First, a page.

Friday, 5 February 2016

Book Review: The Encyclopaedia of Good Reasons by Monica Cantieni
2016 review of a book written
by an author whose family name starts with the letter

For many children the world is a thrilling place full of mystery and adventure that they are allowed to discover step by step, while for others it has in store mainly misery, pain and reproaches. Not every child is blessed with a carefree and happy existence! The six-year-old protagonist of The Encyclopaedia of Good Reasons by Monica Cantieni had a poor start into life although she was born in Switzerland. She passed her early years in a typical orphanage of the 1970s until a childless Swiss couple “buys” her for 365,-- francs and takes her home with them. All of a sudden she finds herself in a confusing new world filled with words that nobody ever bothered to teach her and with good reasons that she doesn’t know. In ancient and senile grand-father Tat the girl finds an invaluable ally who helps her to find her way.

Monica Cantieni was born in Thalwil, Switzerland, in March 1965. Although the author has her own website at, online information about her is scarce. Apart from publishing short stories in German-language literary journals and anthologies, she won several Swiss writers’ awards. In 1996 she brought out her first book titled Hieronymus’ Kinder (Hieronymus’ Children) which was followed by the play Lucia, Mädchen (Lucia, Girl) in 1998. Her much praised first novel, The Encyclopaedia of Good Reasons (Grünschnabel), appeared only in 2011 and has been translated into several languages. Monica Cantieni is head of Multimedia in the Cultural Department of Swiss Radio and Television and lives in Wettingen, Switzerland.

The story of the narrating girl without name and The Encyclopaedia of Good Reasons starts in a poor neighbourhood on the outskirts of Zurich in the 1970s. Her new parents paid 365,-- francs to take the six-year-old from the orphanage, but she doubts that she’ll last with them because others have returned her before. Also this couple quickly notices that there’s something wrong with her eyes and that her language is shockingly limited for a girl of her age. They don’t return her, though. They have her made glasses and a doctor reassures them that she just needs time to adapt. Her father patiently sets out to teach her new words and he encourages her to store them in themed boxes where they won’t get lost, while her mother – less patiently – takes care of the rest when she isn’t in one of her sad moods. The girl quickly settles down among Swiss of very humble means, legal and illegal immigrants. She particularly likes the Spaniard Eli and the Italian Toni. Since she is a foster child in line for adoption, social workers drop by every so often to make sure that everything is fine. She also goes to school where she learns to read and write, but the other children taunt her as an orphanage brat and she gets into fights. Once she almost kills a girl with a shovel! In the weekends they visit grand-father Tat on the mountain farm where he still lives helped only by a neighbour although he is a feeble and increasingly forgetful old man who lost one leg in a motorcycle accident and the other because he wouldn’t give up his cigars. His grand-daughter knows so little about life that Tat lovingly calls her greenhorn and he suggests to begin their Encyclopaedia of Good Reasons that will help her understand the world.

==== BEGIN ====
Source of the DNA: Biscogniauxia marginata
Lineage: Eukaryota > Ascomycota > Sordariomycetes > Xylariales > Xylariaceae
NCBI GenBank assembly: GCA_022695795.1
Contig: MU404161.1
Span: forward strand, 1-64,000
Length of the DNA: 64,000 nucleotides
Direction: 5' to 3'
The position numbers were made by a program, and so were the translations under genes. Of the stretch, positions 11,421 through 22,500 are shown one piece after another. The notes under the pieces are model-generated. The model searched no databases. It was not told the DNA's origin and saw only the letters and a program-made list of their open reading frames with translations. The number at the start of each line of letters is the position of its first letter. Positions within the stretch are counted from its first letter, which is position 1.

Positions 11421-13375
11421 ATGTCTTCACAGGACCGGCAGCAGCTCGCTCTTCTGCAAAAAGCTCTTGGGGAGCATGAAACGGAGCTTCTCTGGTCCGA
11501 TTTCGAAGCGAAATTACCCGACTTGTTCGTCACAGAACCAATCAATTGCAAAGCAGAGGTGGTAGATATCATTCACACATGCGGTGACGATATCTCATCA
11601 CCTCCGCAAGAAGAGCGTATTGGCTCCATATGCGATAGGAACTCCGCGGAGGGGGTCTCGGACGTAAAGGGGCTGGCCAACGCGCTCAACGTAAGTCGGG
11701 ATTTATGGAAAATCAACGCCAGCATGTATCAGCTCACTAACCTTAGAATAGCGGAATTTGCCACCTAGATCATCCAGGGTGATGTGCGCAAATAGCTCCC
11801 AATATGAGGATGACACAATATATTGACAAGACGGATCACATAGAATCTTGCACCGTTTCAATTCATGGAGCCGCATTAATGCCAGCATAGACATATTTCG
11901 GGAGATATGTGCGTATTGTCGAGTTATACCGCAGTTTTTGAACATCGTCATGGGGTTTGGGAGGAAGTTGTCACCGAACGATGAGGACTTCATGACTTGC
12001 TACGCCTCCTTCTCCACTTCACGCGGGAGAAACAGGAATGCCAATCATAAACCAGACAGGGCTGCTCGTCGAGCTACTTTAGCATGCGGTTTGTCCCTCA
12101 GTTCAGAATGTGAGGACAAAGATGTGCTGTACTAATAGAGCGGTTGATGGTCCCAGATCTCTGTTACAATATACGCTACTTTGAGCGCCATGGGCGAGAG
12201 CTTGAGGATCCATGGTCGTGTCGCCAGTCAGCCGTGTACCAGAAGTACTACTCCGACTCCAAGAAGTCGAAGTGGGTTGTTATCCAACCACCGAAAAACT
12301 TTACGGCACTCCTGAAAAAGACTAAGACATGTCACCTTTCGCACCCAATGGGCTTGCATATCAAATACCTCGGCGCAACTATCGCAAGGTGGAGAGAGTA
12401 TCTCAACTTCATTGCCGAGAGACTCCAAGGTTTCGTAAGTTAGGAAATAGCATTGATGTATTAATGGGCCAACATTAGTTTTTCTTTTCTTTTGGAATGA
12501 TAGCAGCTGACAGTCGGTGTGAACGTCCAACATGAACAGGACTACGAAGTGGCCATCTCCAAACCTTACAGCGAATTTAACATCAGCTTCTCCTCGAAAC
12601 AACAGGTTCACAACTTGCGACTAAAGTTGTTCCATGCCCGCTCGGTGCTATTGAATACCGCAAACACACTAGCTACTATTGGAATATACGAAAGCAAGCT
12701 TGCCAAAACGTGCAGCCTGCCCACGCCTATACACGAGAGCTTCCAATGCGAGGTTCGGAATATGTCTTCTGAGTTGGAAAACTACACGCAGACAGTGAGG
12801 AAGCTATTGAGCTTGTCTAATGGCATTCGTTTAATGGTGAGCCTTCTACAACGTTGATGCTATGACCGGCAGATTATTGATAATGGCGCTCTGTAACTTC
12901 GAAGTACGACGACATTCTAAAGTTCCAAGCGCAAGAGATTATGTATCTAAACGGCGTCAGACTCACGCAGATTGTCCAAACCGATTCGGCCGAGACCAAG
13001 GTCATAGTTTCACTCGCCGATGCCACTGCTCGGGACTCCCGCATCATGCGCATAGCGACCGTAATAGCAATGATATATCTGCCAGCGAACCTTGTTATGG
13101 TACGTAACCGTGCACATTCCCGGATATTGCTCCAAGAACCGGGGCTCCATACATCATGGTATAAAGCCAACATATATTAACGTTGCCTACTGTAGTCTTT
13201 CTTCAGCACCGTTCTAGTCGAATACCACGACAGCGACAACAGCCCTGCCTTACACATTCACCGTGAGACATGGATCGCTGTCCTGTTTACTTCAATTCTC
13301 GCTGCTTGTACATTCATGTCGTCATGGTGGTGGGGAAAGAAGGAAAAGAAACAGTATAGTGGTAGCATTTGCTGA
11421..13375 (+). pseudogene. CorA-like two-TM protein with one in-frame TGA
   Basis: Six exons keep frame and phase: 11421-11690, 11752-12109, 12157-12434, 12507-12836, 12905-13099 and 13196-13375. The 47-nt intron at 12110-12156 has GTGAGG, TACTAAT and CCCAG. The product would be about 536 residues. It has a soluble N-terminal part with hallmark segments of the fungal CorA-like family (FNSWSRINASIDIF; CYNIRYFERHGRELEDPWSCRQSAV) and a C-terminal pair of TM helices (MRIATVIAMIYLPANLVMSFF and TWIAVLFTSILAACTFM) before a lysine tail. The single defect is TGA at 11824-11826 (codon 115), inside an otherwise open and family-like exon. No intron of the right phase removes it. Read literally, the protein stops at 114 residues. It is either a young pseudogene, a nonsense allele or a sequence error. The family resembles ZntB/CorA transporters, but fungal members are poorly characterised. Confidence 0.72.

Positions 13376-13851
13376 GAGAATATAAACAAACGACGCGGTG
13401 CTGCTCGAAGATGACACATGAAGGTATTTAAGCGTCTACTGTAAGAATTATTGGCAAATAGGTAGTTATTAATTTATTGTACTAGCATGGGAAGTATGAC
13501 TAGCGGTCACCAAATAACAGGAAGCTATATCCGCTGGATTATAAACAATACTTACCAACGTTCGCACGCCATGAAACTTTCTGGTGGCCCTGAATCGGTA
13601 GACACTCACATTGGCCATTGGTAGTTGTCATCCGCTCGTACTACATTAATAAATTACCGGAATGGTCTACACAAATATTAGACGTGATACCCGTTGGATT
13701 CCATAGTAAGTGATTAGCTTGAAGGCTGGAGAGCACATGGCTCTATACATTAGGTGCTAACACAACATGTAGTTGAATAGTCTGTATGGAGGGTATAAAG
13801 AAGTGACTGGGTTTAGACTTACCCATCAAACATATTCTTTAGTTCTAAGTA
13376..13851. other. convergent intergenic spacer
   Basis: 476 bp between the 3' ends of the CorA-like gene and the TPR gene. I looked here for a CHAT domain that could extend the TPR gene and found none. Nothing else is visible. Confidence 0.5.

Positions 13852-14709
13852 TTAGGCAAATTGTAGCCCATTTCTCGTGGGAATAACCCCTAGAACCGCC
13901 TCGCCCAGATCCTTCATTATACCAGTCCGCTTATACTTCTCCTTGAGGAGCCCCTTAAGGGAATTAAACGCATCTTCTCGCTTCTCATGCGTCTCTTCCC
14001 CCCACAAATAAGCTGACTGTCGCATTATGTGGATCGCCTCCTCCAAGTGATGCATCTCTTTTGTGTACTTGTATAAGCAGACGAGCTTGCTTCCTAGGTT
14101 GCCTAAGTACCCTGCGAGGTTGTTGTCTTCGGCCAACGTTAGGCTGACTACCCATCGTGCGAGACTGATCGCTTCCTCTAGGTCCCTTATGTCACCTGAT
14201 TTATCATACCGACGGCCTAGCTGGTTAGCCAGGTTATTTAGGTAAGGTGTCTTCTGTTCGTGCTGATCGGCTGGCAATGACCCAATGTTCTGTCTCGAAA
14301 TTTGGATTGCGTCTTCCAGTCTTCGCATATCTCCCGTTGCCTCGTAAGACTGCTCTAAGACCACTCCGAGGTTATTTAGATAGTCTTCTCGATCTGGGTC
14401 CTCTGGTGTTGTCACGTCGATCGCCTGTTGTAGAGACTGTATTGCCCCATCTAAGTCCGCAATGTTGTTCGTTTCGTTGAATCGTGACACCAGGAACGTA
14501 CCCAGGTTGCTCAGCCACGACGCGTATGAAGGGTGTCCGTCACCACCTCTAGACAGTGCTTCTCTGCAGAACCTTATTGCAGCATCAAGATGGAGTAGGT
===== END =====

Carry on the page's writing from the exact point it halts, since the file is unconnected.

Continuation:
As a first-person narrative of an orphan girl settling in a new family The Encyclopaedia of Good Reasons is a highly imaginative and intelligent story, not least because the girl starts out from the detached point of view of an article just taken from the shelf for inspection. As time progresses, she changes ever more into a person or rather into a child who has found her place in society and with it a certain degree of comprehension or simply confidence. The author got about her task with great sensitivity and the skill to bring up serious topics like the effects of restrictive immigration laws on the lives of individuals – notably Eli who goes into hiding to avoid deportation and Toni who conceals his daughter Milena in the cupboard because the authorities haven’t given permission to bring her to Switzerland – in a way as a child might observe them without fully understanding. The characters making up the girl’s new family and peopling the neighbourhood are very true to life. The language is adapted to the needs of the story without being too simple and unpolished to please adult readers. Above all it is rich in images and words that a six-year-old with limited vocabulary might invent to describe her world which adds considerably to the pleasure of the read.

The Encyclopaedia of Good Reasons by Monica Cantieni is just as much a thought-provoking novella as it is a quick and entertaining read. Despite its setting in a recent past, it’s a sociocritical work dealing with several highly topical themes in a way as I like it, i.e. with great understanding and without being in the least schoolmasterly. I enjoyed reading this novella from Switzerland immensely and finished it in only one go. And of course, I recommend it warmly!

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